Peak summer season on theme parks in North America and Europe sometimes means sky high prices, long queues on major attractions and overpriced food. On our field trips in the last 7 years we learned from mistakes and experience and now offer you this small survival guide to outsmart theme parks innuendos.
Book your flight at least 6 months in advance. The lowest international fares are found by booking a lot earlier. On most airlines, international flights open up for sale 335 days before departure, according to recent studies apart from last minute opportunities they don’t typically drop that much from their initial price. Instead, they stay fairly flat for a few months, then start to creep up slowly, until about 90 days before departure when the pace of increase starts to accelerate.
Hotel booking. Chose a boutique airport hotel from a big international brand. To stay at the park is always a wonderful experience but at peak season may lead you to bankruptcy. To stay at a budget hotel or even a hostel was our solution for many field trips (too many if you ask me!) and city hotel never gives you the value for money that you need for a short stay. At major airports, there are hotels with good last minute deals for short stays. Also the airport itself would have a range of services you can rely upon if anything goes wrong (car wreck, all food outlets closed, theft/security concerns).
Book early, online and on weekdays. The best time and day to visit a theme park may vary. In general, weekdays are often the least crowded, while Saturdays and Sundays are often the busiest. You can most likely find discount codes or season specials when purchasing online. Plus, you’ll save a ton of time at the park entrance. If you’re travelling alone, look for the single riders line. Also, take a picture of your car in the parking lot and designate a meeting spot should your group get split up.
Keep an eye on the weather report and dress smart. During summer to beat the heat, wear light-colored clothing, sunglasses, gentle footwear and a hat, and bring along a washcloth in a plastic bag that you can soak in water throughout the day for instant relief. If rain is in the forecast, take with you ponchos (also can be bought at the parks general stores). Don’t forget to bring a small rechargeable battery for your phone and cameras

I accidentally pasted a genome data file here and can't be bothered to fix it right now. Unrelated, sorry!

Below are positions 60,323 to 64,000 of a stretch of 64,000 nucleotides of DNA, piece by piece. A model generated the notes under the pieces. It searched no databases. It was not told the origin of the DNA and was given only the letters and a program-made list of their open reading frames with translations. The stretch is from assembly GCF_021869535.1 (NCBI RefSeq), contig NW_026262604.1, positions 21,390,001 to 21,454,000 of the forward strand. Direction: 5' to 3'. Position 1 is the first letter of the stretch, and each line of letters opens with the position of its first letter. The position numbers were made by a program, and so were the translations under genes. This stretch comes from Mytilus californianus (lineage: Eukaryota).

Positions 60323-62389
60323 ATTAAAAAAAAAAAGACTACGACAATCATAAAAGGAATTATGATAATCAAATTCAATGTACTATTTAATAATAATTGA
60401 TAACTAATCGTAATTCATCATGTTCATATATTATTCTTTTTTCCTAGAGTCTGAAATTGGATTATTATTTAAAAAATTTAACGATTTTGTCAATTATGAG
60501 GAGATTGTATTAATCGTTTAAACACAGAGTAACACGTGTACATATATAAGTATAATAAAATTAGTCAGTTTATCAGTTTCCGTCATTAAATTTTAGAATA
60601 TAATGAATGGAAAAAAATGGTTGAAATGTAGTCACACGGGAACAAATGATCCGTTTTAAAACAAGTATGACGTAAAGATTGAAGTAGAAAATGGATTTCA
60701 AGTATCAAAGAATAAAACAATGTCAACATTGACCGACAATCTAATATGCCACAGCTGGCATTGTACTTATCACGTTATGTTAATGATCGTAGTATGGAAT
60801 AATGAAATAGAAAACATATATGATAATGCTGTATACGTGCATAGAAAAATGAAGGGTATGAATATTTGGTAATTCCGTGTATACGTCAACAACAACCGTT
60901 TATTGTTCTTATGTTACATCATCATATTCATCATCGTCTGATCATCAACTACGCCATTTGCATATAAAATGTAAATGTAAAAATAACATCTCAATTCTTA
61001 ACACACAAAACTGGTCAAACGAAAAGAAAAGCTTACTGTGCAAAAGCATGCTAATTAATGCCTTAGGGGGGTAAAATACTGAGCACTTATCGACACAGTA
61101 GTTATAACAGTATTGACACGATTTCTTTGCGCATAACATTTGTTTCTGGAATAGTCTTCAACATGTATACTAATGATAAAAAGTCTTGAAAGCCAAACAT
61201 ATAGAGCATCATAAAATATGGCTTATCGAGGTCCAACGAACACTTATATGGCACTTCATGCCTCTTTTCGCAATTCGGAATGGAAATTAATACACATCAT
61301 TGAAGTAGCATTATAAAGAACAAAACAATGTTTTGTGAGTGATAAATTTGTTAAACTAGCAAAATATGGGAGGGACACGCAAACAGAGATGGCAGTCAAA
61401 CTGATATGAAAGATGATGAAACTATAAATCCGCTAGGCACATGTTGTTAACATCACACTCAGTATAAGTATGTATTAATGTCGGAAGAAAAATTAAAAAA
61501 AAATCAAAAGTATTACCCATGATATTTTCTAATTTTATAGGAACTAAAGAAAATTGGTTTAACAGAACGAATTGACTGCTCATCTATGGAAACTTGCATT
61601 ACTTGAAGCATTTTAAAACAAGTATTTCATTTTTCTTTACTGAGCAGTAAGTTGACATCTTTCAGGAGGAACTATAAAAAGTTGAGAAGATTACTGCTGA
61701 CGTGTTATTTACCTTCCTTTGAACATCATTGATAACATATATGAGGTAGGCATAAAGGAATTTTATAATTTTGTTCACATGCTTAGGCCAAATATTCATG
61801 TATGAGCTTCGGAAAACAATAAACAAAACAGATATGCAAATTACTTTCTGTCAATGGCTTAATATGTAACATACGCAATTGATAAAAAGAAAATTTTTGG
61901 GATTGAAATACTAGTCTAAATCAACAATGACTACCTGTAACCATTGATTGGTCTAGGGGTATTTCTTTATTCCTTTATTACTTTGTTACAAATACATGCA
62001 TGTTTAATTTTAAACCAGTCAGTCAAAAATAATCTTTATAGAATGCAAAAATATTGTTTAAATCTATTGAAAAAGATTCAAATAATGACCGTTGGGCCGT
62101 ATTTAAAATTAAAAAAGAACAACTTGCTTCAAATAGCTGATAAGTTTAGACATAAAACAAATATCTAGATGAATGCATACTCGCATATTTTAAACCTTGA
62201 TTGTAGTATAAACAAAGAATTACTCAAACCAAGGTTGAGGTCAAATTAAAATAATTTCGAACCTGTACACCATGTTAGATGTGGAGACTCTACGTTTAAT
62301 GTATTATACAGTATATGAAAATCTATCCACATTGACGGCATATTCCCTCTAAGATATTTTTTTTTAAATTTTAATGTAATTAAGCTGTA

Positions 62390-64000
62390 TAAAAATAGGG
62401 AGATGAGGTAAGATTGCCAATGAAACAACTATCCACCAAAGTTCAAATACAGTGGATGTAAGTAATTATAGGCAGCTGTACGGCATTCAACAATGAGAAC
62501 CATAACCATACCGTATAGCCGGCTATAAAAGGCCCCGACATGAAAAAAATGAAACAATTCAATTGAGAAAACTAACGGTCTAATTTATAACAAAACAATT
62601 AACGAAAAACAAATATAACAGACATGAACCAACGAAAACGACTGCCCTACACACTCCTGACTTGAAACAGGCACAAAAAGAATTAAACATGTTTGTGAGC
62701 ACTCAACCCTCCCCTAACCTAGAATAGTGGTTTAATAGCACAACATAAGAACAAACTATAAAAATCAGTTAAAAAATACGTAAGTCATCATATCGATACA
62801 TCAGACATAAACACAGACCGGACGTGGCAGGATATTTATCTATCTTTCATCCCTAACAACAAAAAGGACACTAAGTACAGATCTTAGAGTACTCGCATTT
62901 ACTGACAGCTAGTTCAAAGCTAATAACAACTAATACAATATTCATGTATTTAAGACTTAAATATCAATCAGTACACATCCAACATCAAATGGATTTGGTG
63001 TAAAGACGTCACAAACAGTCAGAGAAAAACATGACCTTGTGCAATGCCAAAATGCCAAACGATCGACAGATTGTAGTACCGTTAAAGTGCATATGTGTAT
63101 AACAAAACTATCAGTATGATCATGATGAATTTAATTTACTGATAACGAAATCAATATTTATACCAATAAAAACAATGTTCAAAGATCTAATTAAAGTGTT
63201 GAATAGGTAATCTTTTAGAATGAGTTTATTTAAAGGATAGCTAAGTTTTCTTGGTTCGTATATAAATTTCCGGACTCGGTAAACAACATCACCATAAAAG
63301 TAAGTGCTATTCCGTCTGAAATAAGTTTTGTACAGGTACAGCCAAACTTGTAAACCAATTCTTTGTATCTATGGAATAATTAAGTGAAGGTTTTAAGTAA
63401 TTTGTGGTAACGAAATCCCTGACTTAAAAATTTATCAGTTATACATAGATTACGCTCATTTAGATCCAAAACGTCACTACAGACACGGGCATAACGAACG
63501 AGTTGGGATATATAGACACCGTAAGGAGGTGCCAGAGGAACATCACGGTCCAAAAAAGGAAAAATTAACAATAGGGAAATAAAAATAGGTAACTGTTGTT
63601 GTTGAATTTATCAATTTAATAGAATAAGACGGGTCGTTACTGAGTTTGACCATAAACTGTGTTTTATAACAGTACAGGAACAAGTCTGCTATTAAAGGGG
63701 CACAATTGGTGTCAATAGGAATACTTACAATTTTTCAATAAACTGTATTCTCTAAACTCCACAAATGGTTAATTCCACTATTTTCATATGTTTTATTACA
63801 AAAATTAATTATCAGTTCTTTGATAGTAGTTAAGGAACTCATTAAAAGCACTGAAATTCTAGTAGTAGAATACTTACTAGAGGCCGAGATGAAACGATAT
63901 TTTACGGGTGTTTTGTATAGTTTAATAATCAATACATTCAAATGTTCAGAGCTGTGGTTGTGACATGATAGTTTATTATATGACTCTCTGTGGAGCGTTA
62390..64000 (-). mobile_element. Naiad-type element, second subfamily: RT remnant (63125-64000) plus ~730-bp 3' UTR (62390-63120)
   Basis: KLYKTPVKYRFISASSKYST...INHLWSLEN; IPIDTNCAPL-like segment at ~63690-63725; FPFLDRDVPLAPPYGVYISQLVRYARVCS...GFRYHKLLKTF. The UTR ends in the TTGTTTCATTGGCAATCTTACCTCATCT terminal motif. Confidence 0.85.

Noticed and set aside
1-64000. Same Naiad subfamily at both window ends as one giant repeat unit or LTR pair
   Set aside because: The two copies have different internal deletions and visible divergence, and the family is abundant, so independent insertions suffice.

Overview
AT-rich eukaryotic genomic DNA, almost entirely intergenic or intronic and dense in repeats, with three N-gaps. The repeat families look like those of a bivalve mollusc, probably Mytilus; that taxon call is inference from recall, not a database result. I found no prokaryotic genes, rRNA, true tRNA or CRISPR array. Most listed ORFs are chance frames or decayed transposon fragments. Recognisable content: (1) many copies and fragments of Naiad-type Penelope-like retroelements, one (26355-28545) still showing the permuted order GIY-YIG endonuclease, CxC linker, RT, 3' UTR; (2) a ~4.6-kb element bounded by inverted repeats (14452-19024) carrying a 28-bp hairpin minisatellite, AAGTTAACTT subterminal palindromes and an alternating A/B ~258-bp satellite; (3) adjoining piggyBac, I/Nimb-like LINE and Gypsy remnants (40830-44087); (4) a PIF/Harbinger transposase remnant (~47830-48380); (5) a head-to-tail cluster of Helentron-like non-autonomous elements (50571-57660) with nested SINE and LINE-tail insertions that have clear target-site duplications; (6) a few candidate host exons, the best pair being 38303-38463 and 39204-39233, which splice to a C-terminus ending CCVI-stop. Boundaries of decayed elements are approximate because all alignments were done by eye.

Plan your visit. Once you get inside the park the first thing you need is the park’s map (we even download and study the park’s map a week before a field trip). Don’t just follow the herd from one attraction to the next. Make a list and go for your favourite attractions starting at the back of the park. Don’t dawdle at the front of the park, where most visitors slow down and get on the nearest ride; instead, head to the back of the park, which will be nearly empty if you’ve arrived early in the day. If like us coasters and thrill rides are your passion, get on those rides first so you can check them off your must-do list early in the day. Also keep an eye on the map for special events such as shows, character parades, fireworks and laser displays. It’s also a good strategy to go on rides during parades and fireworks shows.
Buy a fast pass or not. This an endless big debate with no definitive conclusion so far. My theory: for major theme parks (like Disney, Universal, Six Flags and Europa Park, PortAventura, Gardaland in mainland Europe) on a busy day the fast pass is good value for money. In smaller theme parks, off peak season it’s not money well spent.
Never buy anything inside a theme park you can buy outside. Have a good meal before you go inside. Have a backpack with water, fruits and wealthy crunch bars. Leave the park (they stamp you on the forearm and let you leave but sometimes only to the carpark. Even so, it’s a support for a refill for water and fresh food).